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How John 20:31 refutes transubstantiation or the need for the sacrament of communion

Despite no mention of bread and wine turning into Jesus, Catholics say that John 6 supports the doctrine.

John 20:31 says that the Gospel of John alone is enough for salvation and belief in Jesus. The verse goes, "Jesus did many other miraculous wonders in the presence of his disciples which are not recorded in this book. But I have written of the other signs so that you may believe that Jesus is the Christ and the Son of God so that by believing you may have life in his name". In other words, it gives enough evidence for one to base belief on and be saved by that belief coupled with repentance. When John is enough and when John appeals to other scripture as scripture it implies that there is no need for anything outside the Bible. Catholics say this interpretation infers that no Bible book is needed but the gospel of John. The Bible might be sufficient for our salvation but that does not mean that it cannot repeat itself and contain material we don't need for salvation. The Bible being sufficient for salvation does not mean that doctrines such as the virgin birth of Jesus need to be known about for salvation though the Bible teaches the virgin birth doctrine. An inspired book that contains all the basics of the gospel of John can be sufficient. But what about the rest of the Bible? It isn't needed yes but that doesn't mean it is not inspired. It doesn't mean the whole Bible isn't the only word of God and sufficient. The Gospel of John author never says that belief means belief that is acted out as well as just believed. He speaks as if he means mere belief. When that is the case, the gospel teaches salvation by belief alone without good works or sacraments as taught by many at the Protestant Reformation. This proves that the only candidate for being an additional source of the word of God, Catholic tradition, is in fact only the word of man and is to be dismissed. The focus on belief shows that the eating and drinking of Jesus mentioned in John 6 means assimilating Jesus by faith. When you believe you enter into a union with Jesus that is so close that you can use the image that you are eating and drinking him.
 
You will see from my page, Faith Only Gospel, that the New Testament teaches that salvation or justification (being considered good in God’s eyes) is gained by faith alone and not by good works and good works are only the fruits of being saved not the cause of salvation or justification. That means that faith unites you with Christ in the closest possible union and not the Eucharist. That means the body and blood of Christ cannot be present in the Eucharist. That is why evangelicals, believers in salvation by faith alone, teach either that communion is just a symbolical ceremony or that we feed on Christ by faith which means that communion is a sign that we renew our faith by which we received Christ in the closest way. The Mass denies the gospel doctrine of salvation by faith alone for you have to do a work and do good works to be fit to receive Christ at Mass. The gospel doctrine is that you have nothing to contribute to your salvation and God does it all.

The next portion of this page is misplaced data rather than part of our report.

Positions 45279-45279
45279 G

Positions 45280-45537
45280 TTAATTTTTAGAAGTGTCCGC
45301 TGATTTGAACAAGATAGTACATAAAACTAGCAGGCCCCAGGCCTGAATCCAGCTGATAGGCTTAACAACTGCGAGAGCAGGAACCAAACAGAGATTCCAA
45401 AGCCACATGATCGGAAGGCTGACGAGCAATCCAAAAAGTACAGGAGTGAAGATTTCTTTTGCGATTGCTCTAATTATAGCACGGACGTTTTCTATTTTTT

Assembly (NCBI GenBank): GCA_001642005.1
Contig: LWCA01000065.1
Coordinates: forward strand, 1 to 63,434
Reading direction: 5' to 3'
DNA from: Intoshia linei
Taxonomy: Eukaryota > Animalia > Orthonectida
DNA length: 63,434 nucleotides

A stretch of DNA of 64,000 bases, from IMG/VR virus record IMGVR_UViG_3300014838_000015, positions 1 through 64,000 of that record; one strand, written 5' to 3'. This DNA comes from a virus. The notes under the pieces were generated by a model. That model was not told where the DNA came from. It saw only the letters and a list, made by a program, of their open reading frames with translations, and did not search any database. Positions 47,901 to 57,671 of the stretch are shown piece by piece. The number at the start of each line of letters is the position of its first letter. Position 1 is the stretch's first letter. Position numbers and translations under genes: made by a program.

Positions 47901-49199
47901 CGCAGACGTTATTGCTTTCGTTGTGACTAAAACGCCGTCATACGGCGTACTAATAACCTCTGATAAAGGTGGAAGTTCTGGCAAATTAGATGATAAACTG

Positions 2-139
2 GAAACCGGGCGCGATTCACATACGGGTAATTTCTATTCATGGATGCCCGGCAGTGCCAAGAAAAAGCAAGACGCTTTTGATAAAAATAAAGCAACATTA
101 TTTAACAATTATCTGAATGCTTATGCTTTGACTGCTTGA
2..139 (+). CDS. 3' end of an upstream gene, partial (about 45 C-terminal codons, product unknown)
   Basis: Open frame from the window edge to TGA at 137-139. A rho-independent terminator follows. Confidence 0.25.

God is spirit and he is goodness and holiness and righteousness and wisdom. It follows then that we can only experience him by his effects. In other words, to worry about eating bodies and gazing up at images to get in the mood for praying is idolatry. John's gospel has Jesus saying to the Samaritan woman that God is spirit and those who worship him must worship him in spirit and truth. Jesus told the Samaritan woman that salvation was from the Jews - in the context of God being spirit and truth means that the Jews who adored a God without any material images or mental images were right to do so.  Also, the differences between Jews and Samaritans in terms of belief was insignificant but if they were enough to mean they knew nothing of God then how much less does a Catholic who worships bread as God know God.  Jesus was clear only the Jews knew God.  He said in John 6 after saying that his body was food and his blood drink that his words were spirit - meaning his intention was to keep the people steered towards the Jewish vision of God. There was no room in his faith for bodies looking like bread or for the worship of idols or the veneration of images.

To get us to link the symbolism in the talk with the woman with John 6 John goes as far as to have Jesus take leave of the woman and then talk of metaphorical food - obviously bread! 

Meanwhile his disciples urged him, “Rabbi, eat something.”

But he said to them, “I have food to eat that you know nothing about.”

Then his disciples said to each other, “Could someone have brought him food?”

“My food,” said Jesus, “is to do the will of him who sent me and to finish his work.

One theme in the story is how material food and water do nothing at all to start you off getting saved or to help you get saved.  “Everyone who drinks this water will be thirsty again, but whoever drinks the water I give them will never thirst. Indeed, the water I give them will become in them a spring of water welling up to eternal life.”  Catholic communion then blocks salvation.  "Very truly I tell you, unless you eat the flesh of the Son of Man and drink his blood, you have no life in you.  This is the bread that came down from heaven. Your ancestors ate manna and died, but whoever feeds on this bread will live forever" means that if it is wrongly taken to mean communion bread and wine then the only life you will get will be life forever in Hell!